- Carl Icahn says 'time to be cautious' on U.S. stocks (Reuters)
- Banco Espirito Santo Lifts Lid on Exposure to Group (BBG)
- Slowing Customer Traffic Worries U.S. Retailers (WSJ)
- Insurgents enter military base northeast of Baghdad (Reuters)
- Obama tells Israel U.S. ready to help end hostilities (Reuters)
- Japan economics minister warns of premature QE exit, sees room for more easing (Reuters)
- Greek Banks See Quadrupling of Housing Loans by Next Year (BBG) ... to fund buybacks like in the US?
- Piggy Banks Being Raided Signal Swedish Housing Dilemma (BBG)
- London Seeks New Spenders as Russians Skip $719 Champagne (BBG)
This clown parade of clueless opinions (did we mention Goldman had BES at a buy until this morning?), stretched all the way to the very top with Bank of Portugal itself issuing the following pearl:
- BANK OF PORTUGAL SAYS BES DEPOSITORS CAN STAY CALM
Uhhh, what else would the Portugal central bank say? Panic and withdraw your deposits from a bank whose exposures to insolvent entities have been largely unknown until today (and even now).
European markets were ugly going in: Portugal's largest bank on the ropes and macro data weak. US earnings calls confirmed no Q2 bounce back and macro data piled on (along with various GDP downgrades). Equity markets opened gap down with a big flush of "most shorted" longs and Russell 2000 dipped into the red for 2014. Then the rally-monkey turned up, slamming VIX and lifting USDJPY to squeeze shorts and drag stocks "off the lows." Once shorts reache dunch, stocks limped lower "off the highs." Away from the v-shaped recovery in stocks, Gold broke above $1340 (4-month highs) and silver gained. Oil turned around early losses closing up for 1st time in 9 sessions ($103). The USD rose (on EUR weakness) but remains lower on the week. VIX ened 0.8 vols higher at 12.5 (well off its intraday highs though). The day ended with Carl Icahn warning that "it's time be cautious about US markets." VIX pushed higher into the close as investors remember Europe opens in 8 hours.
Earlier this summer, IMF bureaucrats went to Sofia, Bulgaria to study the country’s economic progress; and roughly a month ago, they released an official report which stated, among other things, that Bulgarian banks are “stable and liquid.” Then 2 weeks later, there was a run on two of the nation’s largest banks (as we discussed at length here). But it's not just the IMF...the EU Commission soothingly announced that "the Bulgarian banking system is well-capitalized and has high levels of liquidity compared to its peers in other member states." The lesson here is clear: The people in charge of regulating the system and making these proclamations about bank safety are totally clueless. Clearly, Bulgaria (and Portugal) shows that the entire system can really be a bunch of smoke and mirrors.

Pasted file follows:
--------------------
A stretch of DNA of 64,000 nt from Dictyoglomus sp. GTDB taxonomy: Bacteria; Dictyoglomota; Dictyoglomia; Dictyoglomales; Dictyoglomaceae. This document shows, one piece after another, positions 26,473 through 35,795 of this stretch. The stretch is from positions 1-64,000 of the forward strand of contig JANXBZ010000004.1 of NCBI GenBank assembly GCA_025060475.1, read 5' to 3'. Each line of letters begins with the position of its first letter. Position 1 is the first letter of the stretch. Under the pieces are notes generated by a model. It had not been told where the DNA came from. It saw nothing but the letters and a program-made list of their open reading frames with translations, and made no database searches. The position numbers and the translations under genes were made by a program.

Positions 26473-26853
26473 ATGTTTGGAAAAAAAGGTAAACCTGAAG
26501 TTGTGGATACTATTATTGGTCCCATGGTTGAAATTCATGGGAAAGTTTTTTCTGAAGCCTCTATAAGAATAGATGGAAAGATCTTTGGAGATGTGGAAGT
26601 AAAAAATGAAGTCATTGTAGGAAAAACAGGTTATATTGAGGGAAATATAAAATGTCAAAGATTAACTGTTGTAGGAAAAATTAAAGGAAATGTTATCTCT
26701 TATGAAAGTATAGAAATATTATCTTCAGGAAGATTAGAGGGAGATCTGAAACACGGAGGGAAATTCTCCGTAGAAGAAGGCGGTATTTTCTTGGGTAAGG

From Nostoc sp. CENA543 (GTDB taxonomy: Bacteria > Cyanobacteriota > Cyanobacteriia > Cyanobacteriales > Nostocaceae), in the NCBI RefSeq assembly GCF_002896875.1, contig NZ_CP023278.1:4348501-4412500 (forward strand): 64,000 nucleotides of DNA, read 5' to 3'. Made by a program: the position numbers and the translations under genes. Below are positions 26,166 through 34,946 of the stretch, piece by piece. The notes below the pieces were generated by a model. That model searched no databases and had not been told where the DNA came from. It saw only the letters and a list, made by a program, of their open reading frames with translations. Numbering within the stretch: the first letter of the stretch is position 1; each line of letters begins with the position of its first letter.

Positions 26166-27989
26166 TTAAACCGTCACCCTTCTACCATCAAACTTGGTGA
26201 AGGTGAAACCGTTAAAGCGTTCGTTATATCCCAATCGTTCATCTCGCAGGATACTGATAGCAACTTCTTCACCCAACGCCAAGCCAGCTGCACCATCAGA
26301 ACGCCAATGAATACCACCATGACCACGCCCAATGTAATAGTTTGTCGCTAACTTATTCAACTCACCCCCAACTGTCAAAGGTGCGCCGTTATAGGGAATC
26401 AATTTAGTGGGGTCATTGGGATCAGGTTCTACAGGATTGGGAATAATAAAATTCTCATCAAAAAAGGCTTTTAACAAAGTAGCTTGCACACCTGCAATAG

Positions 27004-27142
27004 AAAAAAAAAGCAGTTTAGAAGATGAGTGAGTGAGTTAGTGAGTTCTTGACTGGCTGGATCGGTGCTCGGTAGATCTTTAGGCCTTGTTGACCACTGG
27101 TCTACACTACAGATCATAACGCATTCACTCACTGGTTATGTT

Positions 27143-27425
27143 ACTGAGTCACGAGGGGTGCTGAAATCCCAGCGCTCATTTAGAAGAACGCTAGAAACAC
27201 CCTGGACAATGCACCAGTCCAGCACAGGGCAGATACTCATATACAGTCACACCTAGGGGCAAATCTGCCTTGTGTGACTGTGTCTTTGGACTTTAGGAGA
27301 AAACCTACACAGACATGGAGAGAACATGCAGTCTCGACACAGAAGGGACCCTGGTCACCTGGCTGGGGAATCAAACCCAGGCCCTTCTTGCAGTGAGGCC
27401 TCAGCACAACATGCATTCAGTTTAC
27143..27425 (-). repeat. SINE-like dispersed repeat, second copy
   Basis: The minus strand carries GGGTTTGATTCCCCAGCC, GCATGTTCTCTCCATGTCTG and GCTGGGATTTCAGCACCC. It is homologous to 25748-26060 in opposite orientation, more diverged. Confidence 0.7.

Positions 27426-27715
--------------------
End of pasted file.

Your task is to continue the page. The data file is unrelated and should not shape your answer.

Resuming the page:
- PORTUGAL'S BANKS MORE CAPITALIZED, MORE TRANSPARENT NOW: COSTA
- PORTUGAL TO OUTPERFORM ITALIAN BONDS ON MACRO OUTLOOK, MS SAYS
- BARROSO SAYS FOREIGN INVESTOR CONFIDENCE IN PORTUGAL INCREASING
- PORTUGAL OUTLOOK REVISED TO STABLE AT S&P
Broad European stocks are down over 4% in the last few days but that hides the carnage among the most exuberantly excited names on the way up. Portugal, Spain, and Italy have been battered in the last few days (despite everyone explaining how Portugal is so small, contained etc..). Portuguese bond spreads spiked 25bps today as the central-bank-inspired coupling of sovereign-health and banking-system stability drag each other down (Spain and Italy jumped 9bps higher in risk). European bank stocks have cratered and are now negative year-to-date.
The PSI20 - Portugal's "Dow" - is down 22% from its exuberant early-year highs (when Europe was fixed). Who could have guessed that under the surface, nothing was fixed? We are sure the next few days will be full of reassurances from asset-gatherers and TV anchors proclaiming that "Portugal is a small country", "BES is contained", "Draghi's put will protect from any contagion." Now where have we heard that before.. and remember as Juncker told us, "when it gets serious, you have to lie."
But... but... the VIX said everything is ok, and European rates were the lowest they have been in centuries... How can something possibly go wrong?
It just did.